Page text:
This is an impressive account of the childhood of the author, Birendra Raj Giri, from
He managed to combine school with a heavy workload at home. Birendra’s description of his experiences brilliantly shows the awkward position of many children whose views are ignored by adults who claim to act in the best interest of children.
“While I loved attending school, teachers would be my worst nightmare because my household work often would not allow me to complete the homework and I had to pay the penalty for that. The common form of punishment at the school was beating from palm to shoulder with a long skinny stick and asking students to straighten their arms or slapping on their backs. The stick would have such an impact that not only the pain but also the ‘blue stripes’ on their hands or backs would last for days and a couple of times, I received cuts on my palm and arm because the teacher was using a rough stick.
There were numerous other forms of beating, including slapping students’ cheeks, pulling ears/hair, hitting on the head with books, putting a pen between two fingers and squeezing them, etc.
However, I felt the beatings were completely unfair because the teachers were not prepared to listen to my side of the story: although I would arrive at school bare-footed, wearing torn clothes and completely exhausted by working and walking, the teachers would blame me for being indolent; if I told them the truth, they would then accuse me of lying, in spite of the fact most of the teachers were aware of my family circumstances.
Telling my parents was not useful because they would say, “look son, teachers are good people, they want you to be good too; that’s why sometimes they punish you to teach you good discipline.” In
In the light of such experiences, if those children who only engage in harsh work are called ‘child labourers’, and those who do acceptable jobs are called ‘child workers’, while those who neither work nor go to school are called ‘nowhere’ children, then children like myself should indeed be called ‘double troubled’ children, because they are caught up between heavy work and study, not to mention the severe punishments at school. My childhood experiences therefore make me believe that rural children of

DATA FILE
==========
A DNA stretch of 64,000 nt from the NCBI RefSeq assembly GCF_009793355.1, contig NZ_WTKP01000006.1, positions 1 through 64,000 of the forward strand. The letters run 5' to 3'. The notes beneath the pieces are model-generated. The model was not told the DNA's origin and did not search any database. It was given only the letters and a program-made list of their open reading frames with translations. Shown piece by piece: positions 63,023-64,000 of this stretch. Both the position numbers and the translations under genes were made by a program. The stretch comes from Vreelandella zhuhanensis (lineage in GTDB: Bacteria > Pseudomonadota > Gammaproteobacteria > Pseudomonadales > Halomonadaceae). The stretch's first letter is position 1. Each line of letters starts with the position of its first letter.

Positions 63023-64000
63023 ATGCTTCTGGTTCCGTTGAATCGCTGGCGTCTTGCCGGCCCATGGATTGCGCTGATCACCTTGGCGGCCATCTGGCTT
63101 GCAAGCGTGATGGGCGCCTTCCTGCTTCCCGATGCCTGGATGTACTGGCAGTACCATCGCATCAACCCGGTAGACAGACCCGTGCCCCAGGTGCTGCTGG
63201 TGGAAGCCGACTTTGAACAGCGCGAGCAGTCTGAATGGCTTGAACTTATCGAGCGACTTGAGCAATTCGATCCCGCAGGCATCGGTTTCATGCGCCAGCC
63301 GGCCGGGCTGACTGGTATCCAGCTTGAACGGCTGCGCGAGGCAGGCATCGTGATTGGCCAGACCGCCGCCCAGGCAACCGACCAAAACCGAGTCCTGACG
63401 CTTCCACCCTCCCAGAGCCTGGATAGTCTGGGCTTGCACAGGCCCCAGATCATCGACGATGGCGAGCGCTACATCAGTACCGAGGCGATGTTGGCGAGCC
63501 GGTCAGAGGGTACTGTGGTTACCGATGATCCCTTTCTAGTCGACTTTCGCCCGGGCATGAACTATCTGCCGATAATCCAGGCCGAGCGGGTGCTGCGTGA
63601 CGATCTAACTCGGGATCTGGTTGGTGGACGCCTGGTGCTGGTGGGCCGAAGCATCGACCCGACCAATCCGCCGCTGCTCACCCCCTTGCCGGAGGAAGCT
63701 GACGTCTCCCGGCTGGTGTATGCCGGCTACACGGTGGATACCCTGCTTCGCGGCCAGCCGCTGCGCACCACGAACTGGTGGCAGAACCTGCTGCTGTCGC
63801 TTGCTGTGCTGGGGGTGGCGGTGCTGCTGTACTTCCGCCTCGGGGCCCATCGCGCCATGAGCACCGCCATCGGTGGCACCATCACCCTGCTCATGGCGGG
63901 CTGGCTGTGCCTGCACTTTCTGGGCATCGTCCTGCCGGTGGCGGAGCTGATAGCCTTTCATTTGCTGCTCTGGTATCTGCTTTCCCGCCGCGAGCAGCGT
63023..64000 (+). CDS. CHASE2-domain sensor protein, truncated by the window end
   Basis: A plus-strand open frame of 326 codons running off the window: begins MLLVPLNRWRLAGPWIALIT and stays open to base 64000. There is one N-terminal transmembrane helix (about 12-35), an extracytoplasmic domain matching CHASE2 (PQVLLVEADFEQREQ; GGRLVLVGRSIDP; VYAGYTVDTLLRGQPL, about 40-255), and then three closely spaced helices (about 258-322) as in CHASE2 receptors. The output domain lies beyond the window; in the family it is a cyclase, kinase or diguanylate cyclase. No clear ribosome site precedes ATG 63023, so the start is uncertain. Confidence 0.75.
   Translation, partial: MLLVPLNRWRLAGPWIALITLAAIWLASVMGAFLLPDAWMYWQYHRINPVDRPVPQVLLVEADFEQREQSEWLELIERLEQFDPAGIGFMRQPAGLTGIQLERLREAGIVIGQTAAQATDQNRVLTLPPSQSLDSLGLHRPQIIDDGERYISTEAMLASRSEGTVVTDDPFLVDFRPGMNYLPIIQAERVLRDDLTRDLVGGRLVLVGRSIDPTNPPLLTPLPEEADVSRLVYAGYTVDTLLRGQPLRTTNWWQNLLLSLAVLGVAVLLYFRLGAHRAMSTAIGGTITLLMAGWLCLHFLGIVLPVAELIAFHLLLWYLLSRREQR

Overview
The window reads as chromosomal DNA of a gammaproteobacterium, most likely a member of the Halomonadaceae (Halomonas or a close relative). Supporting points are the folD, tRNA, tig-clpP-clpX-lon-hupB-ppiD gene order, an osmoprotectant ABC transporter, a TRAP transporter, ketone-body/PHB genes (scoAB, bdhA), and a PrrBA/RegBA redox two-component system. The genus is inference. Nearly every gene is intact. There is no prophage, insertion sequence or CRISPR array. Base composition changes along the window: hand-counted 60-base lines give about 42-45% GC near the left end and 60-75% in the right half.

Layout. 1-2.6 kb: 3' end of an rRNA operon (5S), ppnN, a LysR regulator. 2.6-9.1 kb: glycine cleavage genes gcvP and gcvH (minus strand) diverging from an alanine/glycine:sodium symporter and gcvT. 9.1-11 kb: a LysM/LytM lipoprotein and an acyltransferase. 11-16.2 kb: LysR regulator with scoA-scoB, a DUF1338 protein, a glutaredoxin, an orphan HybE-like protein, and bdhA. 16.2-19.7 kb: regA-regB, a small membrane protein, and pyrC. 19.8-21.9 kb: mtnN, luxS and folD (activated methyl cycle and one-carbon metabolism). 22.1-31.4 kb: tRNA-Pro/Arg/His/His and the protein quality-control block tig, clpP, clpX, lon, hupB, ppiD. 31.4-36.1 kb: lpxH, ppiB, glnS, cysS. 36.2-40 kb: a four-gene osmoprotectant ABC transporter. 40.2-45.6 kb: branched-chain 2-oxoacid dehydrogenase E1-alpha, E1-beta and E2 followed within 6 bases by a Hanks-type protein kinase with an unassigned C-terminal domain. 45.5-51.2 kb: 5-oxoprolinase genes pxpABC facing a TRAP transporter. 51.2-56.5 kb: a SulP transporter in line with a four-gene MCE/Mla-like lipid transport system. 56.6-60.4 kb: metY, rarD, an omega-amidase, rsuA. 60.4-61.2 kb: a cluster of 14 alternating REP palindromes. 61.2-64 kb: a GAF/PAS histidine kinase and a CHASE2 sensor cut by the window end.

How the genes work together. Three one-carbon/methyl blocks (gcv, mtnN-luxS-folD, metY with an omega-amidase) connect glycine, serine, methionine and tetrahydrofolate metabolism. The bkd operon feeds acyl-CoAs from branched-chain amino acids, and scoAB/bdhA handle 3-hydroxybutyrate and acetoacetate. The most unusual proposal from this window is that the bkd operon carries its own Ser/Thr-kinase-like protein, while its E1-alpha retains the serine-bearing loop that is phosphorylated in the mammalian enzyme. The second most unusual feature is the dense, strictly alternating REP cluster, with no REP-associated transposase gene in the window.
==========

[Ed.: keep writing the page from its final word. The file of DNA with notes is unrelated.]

Based on his own experiences Birendra stresses the need to take children’s views into account in research and discourse on child work:
“[This does, however,] require that we understand children’s living and working conditions and how they make sense of the environment that they (are forced to) work in and only carefully devised research is likely to produce useful results regarding the different sectors in which children are found working.” (p.18)
Childhoods Today is a new e-journal published, bi-annually in the first instance, by the Centre for the Study of Childhood and Youth at the University of Sheffield,
The aim of the journal is to publish high quality empirical and theoretical work by up-and-coming researchers in the field of childhood studies and to provide a reference for others working in this and related fields.
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